Consumer video sources are multiplying in our homes. Blu-ray players, set-top boxes, game consoles, desktop PCs, laptops, netbooks and other devices are proliferating. But they haven’t been easily connected, making it hard to get video from one device to another.
That’s why a group of tech industry players formed the Wireless Home Digital Interface (WHDI) consortium, and they’re announcing today they have created their first approved standard for transferring video wirelessly from one device to another within the home. WHDI will let consumers connect devices so they can transfer video in 1080p resolution, a high-quality high-definition TV format. It sends videos at a speed of 60 frames per second, or 3 gigabits of data per second.
With a WHDI network in a home, it becomes easy to take video that comes into your cable set-top box in the living room and play it in the bedroom. You could also play different videos in different rooms of the house at the same time. The WHDI 1.0 standard has been in the works for more than a year; the announcement brings us a step closer to the dream of the networked wireless home.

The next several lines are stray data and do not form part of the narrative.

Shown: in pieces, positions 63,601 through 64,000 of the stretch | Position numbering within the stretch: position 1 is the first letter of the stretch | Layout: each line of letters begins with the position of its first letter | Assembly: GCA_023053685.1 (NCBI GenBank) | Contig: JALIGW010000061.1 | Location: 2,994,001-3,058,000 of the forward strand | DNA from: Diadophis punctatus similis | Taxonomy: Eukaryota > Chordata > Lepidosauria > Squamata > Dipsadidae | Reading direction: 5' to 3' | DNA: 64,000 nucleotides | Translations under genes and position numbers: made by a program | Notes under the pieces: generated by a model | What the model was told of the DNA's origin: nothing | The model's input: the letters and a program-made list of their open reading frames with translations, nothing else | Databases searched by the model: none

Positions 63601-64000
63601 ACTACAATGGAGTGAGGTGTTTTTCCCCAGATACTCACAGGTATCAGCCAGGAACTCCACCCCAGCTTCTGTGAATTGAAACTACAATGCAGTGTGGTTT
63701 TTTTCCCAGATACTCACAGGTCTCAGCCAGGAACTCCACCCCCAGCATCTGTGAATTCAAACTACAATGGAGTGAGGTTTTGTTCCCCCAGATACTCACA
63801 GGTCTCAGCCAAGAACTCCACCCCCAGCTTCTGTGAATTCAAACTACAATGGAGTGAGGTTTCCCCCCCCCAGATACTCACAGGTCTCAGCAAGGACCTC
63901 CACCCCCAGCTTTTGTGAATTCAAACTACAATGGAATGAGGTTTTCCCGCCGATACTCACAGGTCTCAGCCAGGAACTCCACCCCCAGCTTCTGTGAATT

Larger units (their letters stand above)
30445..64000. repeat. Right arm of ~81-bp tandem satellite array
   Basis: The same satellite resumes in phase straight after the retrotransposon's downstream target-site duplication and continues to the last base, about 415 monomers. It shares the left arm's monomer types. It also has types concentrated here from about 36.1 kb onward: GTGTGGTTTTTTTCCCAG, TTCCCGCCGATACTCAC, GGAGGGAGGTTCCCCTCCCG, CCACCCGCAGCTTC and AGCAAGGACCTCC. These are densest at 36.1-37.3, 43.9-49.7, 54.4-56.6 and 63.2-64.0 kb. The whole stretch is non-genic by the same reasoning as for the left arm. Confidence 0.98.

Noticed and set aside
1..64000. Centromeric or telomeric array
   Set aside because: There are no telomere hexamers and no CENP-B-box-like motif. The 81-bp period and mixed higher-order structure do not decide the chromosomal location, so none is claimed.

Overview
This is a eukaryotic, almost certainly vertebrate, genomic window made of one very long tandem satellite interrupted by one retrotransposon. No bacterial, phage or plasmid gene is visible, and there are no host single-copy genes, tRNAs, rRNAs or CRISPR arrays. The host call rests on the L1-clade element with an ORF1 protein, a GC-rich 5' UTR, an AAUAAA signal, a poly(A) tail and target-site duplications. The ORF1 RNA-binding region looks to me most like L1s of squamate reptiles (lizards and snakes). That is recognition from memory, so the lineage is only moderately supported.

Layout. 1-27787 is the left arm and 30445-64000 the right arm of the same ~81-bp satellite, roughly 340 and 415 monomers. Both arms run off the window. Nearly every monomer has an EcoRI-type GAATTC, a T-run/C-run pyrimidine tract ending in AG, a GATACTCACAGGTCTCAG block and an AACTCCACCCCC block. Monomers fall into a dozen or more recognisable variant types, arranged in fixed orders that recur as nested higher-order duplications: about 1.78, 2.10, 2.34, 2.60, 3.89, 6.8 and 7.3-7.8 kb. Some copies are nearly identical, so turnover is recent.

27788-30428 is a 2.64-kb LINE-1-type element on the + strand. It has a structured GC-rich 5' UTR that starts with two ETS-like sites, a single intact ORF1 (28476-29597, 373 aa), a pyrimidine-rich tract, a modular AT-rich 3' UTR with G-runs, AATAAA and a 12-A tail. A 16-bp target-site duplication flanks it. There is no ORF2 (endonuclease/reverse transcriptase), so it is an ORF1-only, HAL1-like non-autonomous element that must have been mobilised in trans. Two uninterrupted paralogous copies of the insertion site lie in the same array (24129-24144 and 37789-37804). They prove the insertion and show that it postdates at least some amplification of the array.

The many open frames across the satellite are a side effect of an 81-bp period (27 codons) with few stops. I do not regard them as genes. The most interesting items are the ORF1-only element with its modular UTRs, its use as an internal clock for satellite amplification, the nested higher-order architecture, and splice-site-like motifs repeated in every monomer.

Now manufacturers can make devices that include the WHDI connectors. The wireless devices will have a range of 100 feet and be able to penetrate walls using the 5 gigahertz section of the wireless spectrum. That’s about the same range as standard WiFi devices, but WHDI should be able to deliver video far more reliably. Other rival technologies can’t penetrate walls as easily.
Supporters include Motorola, wireless chip maker Amimon, Hitachi, LG Electronics, Samsung Electronics, Sharp and Sony. The rival WirelessHD standard has different technical specs and is supported by Broadcom, Intel, LG, Panasonic, Philips, NEC, Samsung, SiBEAM, and Sony. Yes, that means some companies are hedging their bets by supporting both standards. Consumers will determine which one prevails.